Entertainment Break

Johnny Carson chatting with Vincent Price.

Robespierre on Line One

Back by popular demand.

Milton Friedman: "Where are you going to find these angels who are going to organize society for us?"

Happiness Focus

Gretchen Rubin at The Happiness Project interviews Andy Borowitz:

Is there anything you find yourself doing repeatedly that gets in the way of your happiness?

When I think globally about whether or not I’ve accomplished enough with my life, or whether I have done as much as other people, that’s a pretty good prescription for being unhappy. A better approach for me is to focus on the day at hand and try to make the most of it.

The Revival


The call was unexpected. I'd talked with the client a good two to three years ago about the project but then they got busy with other issues and the matter died. I conducted some related research because the subject was of interest and I felt that at some point my work would pay off but then...nothing.

It is now revived. There are some twists and new factors but the project that had been pushed to the back of the storage room is out on the desk, ready to be dusted off and made exciting. Some work that was done for other clients in the interim has sharpened our perspective. We can spot aspects that might have been missed had we started when originally planned.

As with so much of life, you need to be patient and ready. What may appear to be lost is not really lost.

It is simply coming by a different path.

Quote of the Day

One pearl is better than a whole necklace of potatoes.

- Etienne Decroux

Tuesday, October 18, 2011

Bench Strength


I am frequently reminded of the fantastic "bench strength" we have in this country. It is not unusual to encounter people in a variety of jobs and locations who could perform well in high office and who are probably far more capable than the leaders of many nations.

Miscellaneous and Fast

First Paragraph

When a fresh-faced guy in a Chevy offered him a lift, Parker told him to go to hell. The guy said, "Screw you, buddy," yanked his Chevy back into the stream of traffic, and roared on down to the tollbooths. Parker spat in the right hand-lane, lit his last cigarette, and walked across the George Washington Bridge.

- From The Hunter by Richard Stark

Bate's Lists

On my to-do list: Read Nicholas Bate every morning:

'To do' lists tend to drive the urgent, the here-and-now, the 'have-to-do's. You need a master list: that focuses on what you want to do, too.

Art Break: Blumenschein


Art Contrarian
looks at
the work of Ernest Blumenschein.

Keep On Keeping On

Steven Pressfield recalls his years in the wilderness:

When I was living out of the back of my ’65 Chevy van, there was a kind of dude I used to run into from time to time. A hard-core road character, burnt brown by the sun, unbathed in months, living on dimes a day. I probably met and spent time with a dozen guys like this in places like Texas and Louisiana, northern California, Washington state—giving them rides, working day-labor jobs, staying up all night talking. They carried guitars and no-hope dreams. I used to ask myself, listening to their tunes in a stoned haze some place that I could never remember twelve hours later, “Am I as over the edge as these guys? Am I heading as straight down the tubes as they are?”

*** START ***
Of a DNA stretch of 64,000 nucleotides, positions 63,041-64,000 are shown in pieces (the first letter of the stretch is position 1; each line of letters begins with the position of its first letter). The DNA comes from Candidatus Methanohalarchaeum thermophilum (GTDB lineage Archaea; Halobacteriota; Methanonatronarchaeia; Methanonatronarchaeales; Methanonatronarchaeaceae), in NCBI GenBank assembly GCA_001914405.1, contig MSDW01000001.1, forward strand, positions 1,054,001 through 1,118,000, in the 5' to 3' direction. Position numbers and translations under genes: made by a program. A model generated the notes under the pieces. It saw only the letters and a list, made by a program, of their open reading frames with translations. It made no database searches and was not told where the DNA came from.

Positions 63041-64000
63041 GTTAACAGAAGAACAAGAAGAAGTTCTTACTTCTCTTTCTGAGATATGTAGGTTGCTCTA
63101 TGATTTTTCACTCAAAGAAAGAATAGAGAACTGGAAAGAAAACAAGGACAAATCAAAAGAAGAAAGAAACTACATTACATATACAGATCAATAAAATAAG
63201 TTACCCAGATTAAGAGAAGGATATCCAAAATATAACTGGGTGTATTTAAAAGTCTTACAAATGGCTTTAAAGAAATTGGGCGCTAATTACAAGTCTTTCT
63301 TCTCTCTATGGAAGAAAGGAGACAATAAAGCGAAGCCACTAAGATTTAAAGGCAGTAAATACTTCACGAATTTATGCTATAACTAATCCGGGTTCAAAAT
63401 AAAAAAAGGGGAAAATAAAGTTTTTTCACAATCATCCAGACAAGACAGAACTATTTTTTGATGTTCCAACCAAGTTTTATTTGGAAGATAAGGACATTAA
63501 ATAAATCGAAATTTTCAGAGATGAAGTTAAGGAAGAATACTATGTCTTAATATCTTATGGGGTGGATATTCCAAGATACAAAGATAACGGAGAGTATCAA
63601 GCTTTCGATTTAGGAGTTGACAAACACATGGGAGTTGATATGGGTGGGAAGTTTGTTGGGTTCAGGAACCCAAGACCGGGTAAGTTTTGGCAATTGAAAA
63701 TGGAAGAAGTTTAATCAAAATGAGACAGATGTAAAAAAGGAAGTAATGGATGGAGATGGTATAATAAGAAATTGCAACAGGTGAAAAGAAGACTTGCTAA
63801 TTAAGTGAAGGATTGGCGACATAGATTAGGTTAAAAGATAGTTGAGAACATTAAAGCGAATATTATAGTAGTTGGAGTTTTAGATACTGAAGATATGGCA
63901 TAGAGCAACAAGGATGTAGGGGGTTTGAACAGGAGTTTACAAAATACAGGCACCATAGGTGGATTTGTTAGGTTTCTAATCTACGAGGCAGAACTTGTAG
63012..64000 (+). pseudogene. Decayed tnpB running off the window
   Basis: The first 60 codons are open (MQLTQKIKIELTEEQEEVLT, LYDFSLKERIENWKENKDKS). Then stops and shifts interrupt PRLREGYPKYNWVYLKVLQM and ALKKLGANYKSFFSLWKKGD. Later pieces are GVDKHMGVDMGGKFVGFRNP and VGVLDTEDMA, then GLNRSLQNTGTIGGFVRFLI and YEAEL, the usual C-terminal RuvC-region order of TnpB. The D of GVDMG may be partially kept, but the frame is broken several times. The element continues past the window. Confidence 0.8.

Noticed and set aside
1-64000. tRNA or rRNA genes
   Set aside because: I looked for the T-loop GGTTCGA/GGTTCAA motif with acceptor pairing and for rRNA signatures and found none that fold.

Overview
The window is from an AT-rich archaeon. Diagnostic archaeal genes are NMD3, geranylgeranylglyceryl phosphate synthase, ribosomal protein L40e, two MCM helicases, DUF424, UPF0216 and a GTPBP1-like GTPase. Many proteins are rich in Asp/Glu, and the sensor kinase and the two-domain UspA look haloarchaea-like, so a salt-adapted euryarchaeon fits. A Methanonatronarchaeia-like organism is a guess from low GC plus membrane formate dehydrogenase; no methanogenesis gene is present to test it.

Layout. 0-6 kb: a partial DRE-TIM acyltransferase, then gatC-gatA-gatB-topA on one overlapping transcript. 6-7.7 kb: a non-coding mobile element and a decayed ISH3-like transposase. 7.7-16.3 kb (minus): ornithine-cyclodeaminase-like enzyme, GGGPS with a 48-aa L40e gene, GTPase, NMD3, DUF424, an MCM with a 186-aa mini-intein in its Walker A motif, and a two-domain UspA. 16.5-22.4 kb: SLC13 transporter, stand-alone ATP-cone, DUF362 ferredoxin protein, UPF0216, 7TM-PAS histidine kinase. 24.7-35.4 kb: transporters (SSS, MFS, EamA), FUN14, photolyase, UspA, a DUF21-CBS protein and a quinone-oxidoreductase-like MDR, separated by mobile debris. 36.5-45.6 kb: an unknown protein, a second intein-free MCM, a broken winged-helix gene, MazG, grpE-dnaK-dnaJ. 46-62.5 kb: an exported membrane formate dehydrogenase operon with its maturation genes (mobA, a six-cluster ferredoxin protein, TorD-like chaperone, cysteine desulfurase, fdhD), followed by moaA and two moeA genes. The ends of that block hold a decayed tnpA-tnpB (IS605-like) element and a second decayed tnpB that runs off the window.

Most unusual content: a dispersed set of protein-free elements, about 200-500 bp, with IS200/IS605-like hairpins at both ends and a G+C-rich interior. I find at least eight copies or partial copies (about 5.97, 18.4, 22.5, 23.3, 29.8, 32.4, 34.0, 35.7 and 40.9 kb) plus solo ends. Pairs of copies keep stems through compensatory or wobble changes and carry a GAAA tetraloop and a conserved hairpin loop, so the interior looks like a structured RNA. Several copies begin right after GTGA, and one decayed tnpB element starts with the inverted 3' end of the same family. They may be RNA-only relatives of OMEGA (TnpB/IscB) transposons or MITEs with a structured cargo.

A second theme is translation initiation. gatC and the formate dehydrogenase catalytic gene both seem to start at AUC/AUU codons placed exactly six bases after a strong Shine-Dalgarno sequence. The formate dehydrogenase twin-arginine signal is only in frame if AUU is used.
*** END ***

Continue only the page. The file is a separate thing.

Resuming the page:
Too Big to Fail and the Rule of Law

Too big to fail is too big to allow, reads one hand-lettered sign on the east side of Zuccotti Park overlooking lower Broadway. Good point. As a few protesters (not all) understand, the problem with “the banks” isn’t that they exist, but that they’re isolated from the consistent rule of law. The bizarre irony, then, is that five weeks in, Zuccotti Park’s live-in campers are behaving more and more like the banks against which they are railing.

Read the rest of
Nicole Gelinas here.

Quote of the Day

I told you I was sick.

- Epitaph of B. P. Roberts

Monday, October 17, 2011

Time Travel with Cellini

I've had The Autobiography of Benvenuto Cellini around the house for several years.

Purchased at a used bookstore after a gushing reference to its quality, the book was moved from shelf to shelf until the time was right. [I was a little wary. So many books fail to match the hype.]

I read three chapters last night and so far the high reputation is intact. Moreso than with many memoirs, this is a form of time travel.

If you are interested in being transported to the Italy of the Medici family, check it out.

The Woe of Publishers

Yes, the book publishing game is changing and, in many cases, it couldn't have happened to a nicer bunch.

Heroic Lives

At Anderson Layman's Blog, a post to remember:

When I was about half-way through my liberal arts college years, I made, one day, a snide remark to my Dad about our "materialistic life style." Not angrily, but very wise to the ways of youth, he merely said, "Ok. I'll tell you what. If you are willing to go to the local community college instead of Denison, I will pay your tuition and donate the difference in the cost between the two to the charity of your choice." I believe that is known as calling a bluff. It was not my finest hour, but I did learn a lot about my Dad, myself, and what the real world is like.